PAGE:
Mummies are commonly featured in horror genres as undead creatures wrapped in bandages. Similar undead include skeletons and zombies.
The mummy genre has its origins in the 19th century when Egypt was being colonized by France and, subsequently, by Victorian Britain. The first living mummies in fiction were mostly female, and they were presented in a romantic and sexual light, often as love interests for the protagonist; this metaphorically represented the sexualized Orientalism and the colonial romanticization of the East. Notable examples of this trend include The Mummy's Foot by Théophile Gautier, The Jewel of Seven Stars by Bram Stoker, The Ring of Thoth by Arthur Conan Doyle, She: A History of Adventure and Smith and the Pharaohs by H. Rider Haggard, My New Year's Eve Among the Mummies by Grant Allen, The Unseen Man's Story by Julian Hawthorne, and Iras: A Mystery by H. D. Everett; the latter actually has the protagonist marry a mummy which takes on the form of a beautiful woman.
Starting from the 1930s, the "romantic mummy" was supplanted by the "monster mummy", pioneered by Boris Karloff in the 1932 movie The Mummy; mummies thus joined the pantheon of 19th century Gothic monsters, alongside Count Dracula and Frankenstein's monster.
However, the end of the 20th century saw the revival of interest in the "romantic mummy" archetype, starting with the 1989 novel The Mummy, or Ramses the Damned by Anne Rice, which involved a sexual relationship between a benevolent male mummy and a female archaeologist. The trend intensified throughout the late 1990s, the 2000s, and the 2010s: modern works of fiction featuring romanticized living mummies include the 1997 horror fiction novella Don't Tell Mummy by Tom B. Stone, the Inca Mummy Girl episode of the TV series Buffy the Vampire Slayer, the 2006 fantasy novel Freaks: Alive on the Inside by Annette Curtis Klause, and the 2011 video game The Next Big Thing by Pendulo Studios.
During the 20th century, horror films and other mass media popularized the notion of a curse associated with mummies (see Curse of the pharaohs). The 1922 discovery of Tutankhamun's tomb by archaeologist Howard Carter brought mummies into the mainstream.
- One of the earliest appearances was The Jewel of Seven Stars, a horror novel by Bram Stoker first published in 1903 that concerned an archaeologist's plot to revive an ancient Egyptian mummy. This book later served as the basis for the 1971 film Blood from the Mummy's Tomb, the 1980 film The Awakening and the 1997 direct-to-video film Bram Stoker's Legend of the Mummy.
- Films representing such a belief include the 1932 movie The Mummy starring Boris Karloff as Imhotep; four subsequent 1940s' Universal Studios mummy films which featured a mummy named Kharis, and a 1959 Hammer remake of The Mummy's Hand and The Mummy's Tomb, which also featured Kharis. The belief in cursed mummies probably stems in part from the supposed curse on the tomb of Tutankhamun.
- in 1967, the Head of The Mummy gets a Cameo appearance on a Battering ram in The Jungle Book used by Monkeys to charge at Baloo to save Louie.
- In 1979, the American Broadcasting Company aired a TV holiday show, The Halloween That Almost Wasn't, in which a mummy from Egypt (Robert Fitch) arrived at Count Dracula's castle without speaking.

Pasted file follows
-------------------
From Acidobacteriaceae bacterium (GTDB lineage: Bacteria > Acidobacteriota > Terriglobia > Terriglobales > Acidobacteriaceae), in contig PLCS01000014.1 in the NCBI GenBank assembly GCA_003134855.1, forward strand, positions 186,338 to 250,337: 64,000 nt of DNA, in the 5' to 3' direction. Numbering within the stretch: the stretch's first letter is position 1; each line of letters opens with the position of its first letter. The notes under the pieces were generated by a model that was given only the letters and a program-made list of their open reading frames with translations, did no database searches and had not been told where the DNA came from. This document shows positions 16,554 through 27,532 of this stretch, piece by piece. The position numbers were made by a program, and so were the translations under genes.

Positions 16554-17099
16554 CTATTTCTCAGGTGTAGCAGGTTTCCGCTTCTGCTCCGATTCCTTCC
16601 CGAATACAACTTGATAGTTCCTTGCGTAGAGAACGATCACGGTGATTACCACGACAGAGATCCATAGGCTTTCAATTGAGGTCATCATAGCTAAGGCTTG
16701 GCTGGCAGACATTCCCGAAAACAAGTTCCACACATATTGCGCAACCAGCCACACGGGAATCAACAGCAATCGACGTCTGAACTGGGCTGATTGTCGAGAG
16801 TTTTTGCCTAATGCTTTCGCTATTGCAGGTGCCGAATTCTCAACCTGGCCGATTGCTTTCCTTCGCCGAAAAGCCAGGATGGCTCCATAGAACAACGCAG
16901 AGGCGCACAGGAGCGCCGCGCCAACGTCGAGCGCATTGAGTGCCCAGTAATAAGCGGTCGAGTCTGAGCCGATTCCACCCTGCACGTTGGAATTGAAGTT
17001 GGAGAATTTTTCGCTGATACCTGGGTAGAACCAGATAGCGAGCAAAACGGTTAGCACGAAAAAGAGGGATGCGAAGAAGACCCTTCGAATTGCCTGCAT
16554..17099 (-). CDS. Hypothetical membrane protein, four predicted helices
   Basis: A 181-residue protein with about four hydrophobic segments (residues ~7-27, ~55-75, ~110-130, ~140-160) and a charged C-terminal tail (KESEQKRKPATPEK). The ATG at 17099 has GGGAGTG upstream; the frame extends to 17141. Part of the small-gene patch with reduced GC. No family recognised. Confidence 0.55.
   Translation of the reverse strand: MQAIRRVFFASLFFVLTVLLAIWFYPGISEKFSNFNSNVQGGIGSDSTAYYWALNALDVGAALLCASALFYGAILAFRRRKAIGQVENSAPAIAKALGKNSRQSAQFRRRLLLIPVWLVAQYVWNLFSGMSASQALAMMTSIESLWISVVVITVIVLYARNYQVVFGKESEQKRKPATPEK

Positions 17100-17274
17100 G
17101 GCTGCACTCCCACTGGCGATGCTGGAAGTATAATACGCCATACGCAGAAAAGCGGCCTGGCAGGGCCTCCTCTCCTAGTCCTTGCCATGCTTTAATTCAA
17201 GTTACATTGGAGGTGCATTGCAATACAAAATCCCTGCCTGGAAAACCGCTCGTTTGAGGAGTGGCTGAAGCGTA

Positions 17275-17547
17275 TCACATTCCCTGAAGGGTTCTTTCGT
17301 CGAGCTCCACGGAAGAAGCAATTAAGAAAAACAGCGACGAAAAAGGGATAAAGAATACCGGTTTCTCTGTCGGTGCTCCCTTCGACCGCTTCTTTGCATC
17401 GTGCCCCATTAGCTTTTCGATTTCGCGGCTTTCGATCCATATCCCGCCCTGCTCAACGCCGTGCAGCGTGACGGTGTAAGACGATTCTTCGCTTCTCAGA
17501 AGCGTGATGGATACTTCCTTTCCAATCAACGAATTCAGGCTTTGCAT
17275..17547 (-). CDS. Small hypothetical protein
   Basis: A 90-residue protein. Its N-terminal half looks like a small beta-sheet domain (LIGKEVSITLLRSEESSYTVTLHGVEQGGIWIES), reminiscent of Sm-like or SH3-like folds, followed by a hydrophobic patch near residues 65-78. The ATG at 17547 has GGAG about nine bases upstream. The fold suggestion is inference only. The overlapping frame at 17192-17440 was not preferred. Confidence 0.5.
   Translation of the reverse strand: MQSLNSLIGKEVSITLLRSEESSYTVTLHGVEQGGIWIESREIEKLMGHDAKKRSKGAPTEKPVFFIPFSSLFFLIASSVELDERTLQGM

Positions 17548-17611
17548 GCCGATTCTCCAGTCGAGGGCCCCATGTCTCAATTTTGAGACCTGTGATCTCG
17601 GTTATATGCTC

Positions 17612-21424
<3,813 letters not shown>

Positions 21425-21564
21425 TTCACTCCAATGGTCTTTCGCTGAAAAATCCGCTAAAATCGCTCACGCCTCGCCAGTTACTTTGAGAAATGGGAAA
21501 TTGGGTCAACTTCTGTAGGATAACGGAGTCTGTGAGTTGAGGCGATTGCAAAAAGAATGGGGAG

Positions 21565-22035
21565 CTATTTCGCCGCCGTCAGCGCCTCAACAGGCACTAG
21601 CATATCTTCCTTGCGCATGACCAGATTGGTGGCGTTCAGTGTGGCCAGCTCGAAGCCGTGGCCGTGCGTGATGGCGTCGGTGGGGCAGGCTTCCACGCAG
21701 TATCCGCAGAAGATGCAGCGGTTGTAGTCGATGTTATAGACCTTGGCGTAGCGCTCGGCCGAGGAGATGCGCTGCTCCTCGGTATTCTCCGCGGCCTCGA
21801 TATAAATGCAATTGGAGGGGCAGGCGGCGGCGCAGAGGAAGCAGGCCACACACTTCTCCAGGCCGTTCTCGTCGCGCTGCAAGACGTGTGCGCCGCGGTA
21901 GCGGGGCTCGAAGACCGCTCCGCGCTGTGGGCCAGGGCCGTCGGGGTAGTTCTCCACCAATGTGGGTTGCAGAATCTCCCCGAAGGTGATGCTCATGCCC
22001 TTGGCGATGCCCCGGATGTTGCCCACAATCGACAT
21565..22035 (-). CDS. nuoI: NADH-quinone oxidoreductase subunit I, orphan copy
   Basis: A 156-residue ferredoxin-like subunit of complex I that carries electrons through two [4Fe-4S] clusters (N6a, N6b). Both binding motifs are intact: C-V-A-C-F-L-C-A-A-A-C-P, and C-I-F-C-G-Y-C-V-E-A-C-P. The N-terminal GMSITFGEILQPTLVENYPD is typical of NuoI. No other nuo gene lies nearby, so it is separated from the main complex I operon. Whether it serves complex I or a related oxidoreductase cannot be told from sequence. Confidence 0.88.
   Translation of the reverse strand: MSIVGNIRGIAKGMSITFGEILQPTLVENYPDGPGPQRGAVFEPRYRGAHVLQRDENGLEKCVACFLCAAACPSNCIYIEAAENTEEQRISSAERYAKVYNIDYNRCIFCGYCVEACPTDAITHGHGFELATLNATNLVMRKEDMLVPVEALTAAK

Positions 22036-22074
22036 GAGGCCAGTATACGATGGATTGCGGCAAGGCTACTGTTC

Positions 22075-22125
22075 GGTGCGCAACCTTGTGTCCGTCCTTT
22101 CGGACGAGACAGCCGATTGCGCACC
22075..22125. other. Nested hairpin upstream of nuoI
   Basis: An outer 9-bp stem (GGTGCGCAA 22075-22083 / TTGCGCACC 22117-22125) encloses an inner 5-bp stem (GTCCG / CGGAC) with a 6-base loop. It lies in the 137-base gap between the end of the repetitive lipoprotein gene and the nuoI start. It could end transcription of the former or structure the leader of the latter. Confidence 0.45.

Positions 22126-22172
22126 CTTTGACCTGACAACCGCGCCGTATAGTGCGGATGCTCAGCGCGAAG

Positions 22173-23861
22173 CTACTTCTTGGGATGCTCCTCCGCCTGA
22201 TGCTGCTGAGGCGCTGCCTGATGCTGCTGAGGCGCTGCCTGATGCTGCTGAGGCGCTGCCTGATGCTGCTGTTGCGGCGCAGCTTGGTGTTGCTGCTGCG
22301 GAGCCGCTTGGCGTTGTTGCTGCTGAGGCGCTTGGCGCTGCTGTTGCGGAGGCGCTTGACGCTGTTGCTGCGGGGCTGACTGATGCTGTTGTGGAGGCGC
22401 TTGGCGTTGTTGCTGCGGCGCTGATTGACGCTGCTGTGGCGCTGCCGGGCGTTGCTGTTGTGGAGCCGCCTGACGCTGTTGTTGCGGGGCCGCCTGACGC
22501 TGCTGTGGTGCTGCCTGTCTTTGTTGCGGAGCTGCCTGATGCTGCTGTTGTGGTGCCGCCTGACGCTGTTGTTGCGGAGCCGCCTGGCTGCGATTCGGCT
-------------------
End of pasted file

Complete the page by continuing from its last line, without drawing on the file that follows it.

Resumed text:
- Slapstick comedy trio The Three Stooges humorously exploited the discovery in the short film We Want Our Mummy, in which they explored the tomb of the midget King Rutentuten (and his Queen, Hotsy Totsy). A decade later, they played crooked used chariot salesmen in Mummy's Dummies, in which they ultimately assisted a different King Rootentootin (Vernon Dent) with a toothache.
- Comedy duo Abbott and Costello, as part of their series crossing over with the Universal Monsters, encountered a mummy named Klaris (a parody of Kharis) in 1955's Abbott and Costello Meet the Mummy.
- A Mummy was featured in the film Mad Monster Party?. He does not speak and is among the monsters invited to Baron Boris von Frankenstein's castle on the Isle of Evil. The Mummy's sarcophagus was carried to Baron Frankenstein's castle by the Hunchback of Notre Dame. In one scene, the Mummy dances with the Monster's Mate to "Do the Mummy" by Little Tibia and the Fibias.
- A Mummy was featured in Mad Mad Mad Monsters, voiced by Allen Swift. He is among the monsters invited by Baron Henry von Frankenstein to attend the wedding of the Frankenstein Monster and his Bride at the Transylvania Astoria Hotel on Friday the 13th.
- The Disney Channel film Under Wraps featured a mummy that was named Harold (performed by Bill Fagerbakke).
- The Halloweentown franchise featured different mummies.
- A new Hollywood series of films featuring an immortal undead High Priest began with The Mummy in 1999. The film was a box-office success and was followed by two sequels, The Mummy Returns in 2001 and The Mummy: Tomb of the Dragon Emperor in 2008. The first two movies featured the mummy of Imhotep (portrayed by Arnold Vosloo) and the third movie featured the mummy of Emperor Han (portrayed by Jet Li).
- The Night at the Museum franchise featured some mummies. Unlike in most portrayals of mummies, the magic is so thorough that the mummies are restored to full life-like appearance, as opposed to simple reanimation:
- The Hotel Transylvania franchise features Murray the Mummy (voiced by CeeLo Green in the first movie, Keegan-Michael Key in the second movie) as one of the main characters. In addition, there was also a female mummy that made background cameos.
- The 2017 film The Mummy features the mummy of Ahmanet (portrayed by Sofia Boutella).